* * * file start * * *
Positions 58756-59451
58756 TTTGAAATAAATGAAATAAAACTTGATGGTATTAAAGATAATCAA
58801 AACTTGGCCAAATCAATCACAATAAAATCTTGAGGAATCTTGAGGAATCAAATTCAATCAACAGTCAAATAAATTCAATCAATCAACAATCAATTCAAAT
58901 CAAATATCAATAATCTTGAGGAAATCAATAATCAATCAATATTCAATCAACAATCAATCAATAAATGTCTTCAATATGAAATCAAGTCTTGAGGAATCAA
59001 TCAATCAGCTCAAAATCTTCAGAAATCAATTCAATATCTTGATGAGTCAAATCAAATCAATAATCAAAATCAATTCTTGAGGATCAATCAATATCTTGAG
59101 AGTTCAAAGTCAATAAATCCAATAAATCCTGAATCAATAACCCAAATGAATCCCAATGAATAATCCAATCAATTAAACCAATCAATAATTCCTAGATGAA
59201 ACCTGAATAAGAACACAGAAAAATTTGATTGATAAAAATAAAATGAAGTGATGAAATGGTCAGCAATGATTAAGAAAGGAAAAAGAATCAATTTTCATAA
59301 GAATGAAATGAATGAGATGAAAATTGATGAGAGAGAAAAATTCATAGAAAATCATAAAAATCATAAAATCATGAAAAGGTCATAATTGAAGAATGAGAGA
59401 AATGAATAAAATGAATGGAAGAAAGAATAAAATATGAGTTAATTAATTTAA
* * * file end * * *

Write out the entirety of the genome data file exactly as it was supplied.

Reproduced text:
Positions 58756-59451
58756 TTTGAAATAAATGAAATAAAACTTGATGGTATTAAAGATAATCAA
58801 AACTTGGCCAAATCAATCACAATAAAATCTTGAGGAATCTTGAGGAATCAAATTCAATCAACAGTCAAATAAATTCAATCAATCAACAATCAATTCAAAT
58901 CAAATATCAATAATCTTGAGGAAATCAATAATCAATCAATATTCAATCAACAATCAATCAATAAATGTCTTCAATATGAAATCAAGTCTTGAGGAATCAA
59001 TCAATCAGCTCAAAATCTTCAGAAATCAATTCAATATCTTGATGAGTCAAATCAAATCAATAATCAAAATCAATTCTTGAGGATCAATCAATATCTTGAG
59101 AGTTCAAAGTCAATAAATCCAATAAATCCTGAATCAATAACCCAAATGAATCCCAATGAATAATCCAATCAATTAAACCAATCAATAATTCCTAGATGAA
59201 ACCTGAATAAGAACACAGAAAAATTTGATTGATAAAAATAAAATGAAGTGATGAAATGGTCAGCAATGATTAAGAAAGGAAAAAGAATCAATTTTCATAA
59301 GAATGAAATGAATGAGATGAAAATTGATGAGAGAGAAAAATTCATAGAAAATCATAAAAATCATAAAATCATGAAAAGGTCATAATTGAAGAATGAGAGA
59401 AATGAATAAAATGAATGGAAGAAAGAATAAAATATGAGTTAATTAATTTAA